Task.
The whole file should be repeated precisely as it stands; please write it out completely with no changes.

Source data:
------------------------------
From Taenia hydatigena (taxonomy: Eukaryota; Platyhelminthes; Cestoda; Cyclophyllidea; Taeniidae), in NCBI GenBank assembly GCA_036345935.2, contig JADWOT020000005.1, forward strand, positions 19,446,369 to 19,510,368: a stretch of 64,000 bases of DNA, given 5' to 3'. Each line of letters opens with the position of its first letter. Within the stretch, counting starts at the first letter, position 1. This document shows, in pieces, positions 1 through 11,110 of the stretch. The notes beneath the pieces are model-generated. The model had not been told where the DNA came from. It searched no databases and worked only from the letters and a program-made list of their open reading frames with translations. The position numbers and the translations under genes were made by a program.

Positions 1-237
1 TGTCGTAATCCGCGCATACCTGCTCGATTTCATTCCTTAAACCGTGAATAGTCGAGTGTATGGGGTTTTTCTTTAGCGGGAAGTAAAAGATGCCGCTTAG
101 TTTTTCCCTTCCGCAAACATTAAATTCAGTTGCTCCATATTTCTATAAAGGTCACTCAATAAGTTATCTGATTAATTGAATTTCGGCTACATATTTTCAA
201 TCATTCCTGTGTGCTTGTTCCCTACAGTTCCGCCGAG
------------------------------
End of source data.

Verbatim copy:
From Taenia hydatigena (taxonomy: Eukaryota; Platyhelminthes; Cestoda; Cyclophyllidea; Taeniidae), in NCBI GenBank assembly GCA_036345935.2, contig JADWOT020000005.1, forward strand, positions 19,446,369 to 19,510,368: a stretch of 64,000 bases of DNA, given 5' to 3'. Each line of letters opens with the position of its first letter. Within the stretch, counting starts at the first letter, position 1. This document shows, in pieces, positions 1 through 11,110 of the stretch. The notes beneath the pieces are model-generated. The model had not been told where the DNA came from. It searched no databases and worked only from the letters and a program-made list of their open reading frames with translations. The position numbers and the translations under genes were made by a program.

Positions 1-237
1 TGTCGTAATCCGCGCATACCTGCTCGATTTCATTCCTTAAACCGTGAATAGTCGAGTGTATGGGGTTTTTCTTTAGCGGGAAGTAAAAGATGCCGCTTAG
101 TTTTTCCCTTCCGCAAACATTAAATTCAGTTGCTCCATATTTCTATAAAGGTCACTCAATAAGTTATCTGATTAATTGAATTTCGGCTACATATTTTCAA
201 TCATTCCTGTGTGCTTGTTCCCTACAGTTCCGCCGAG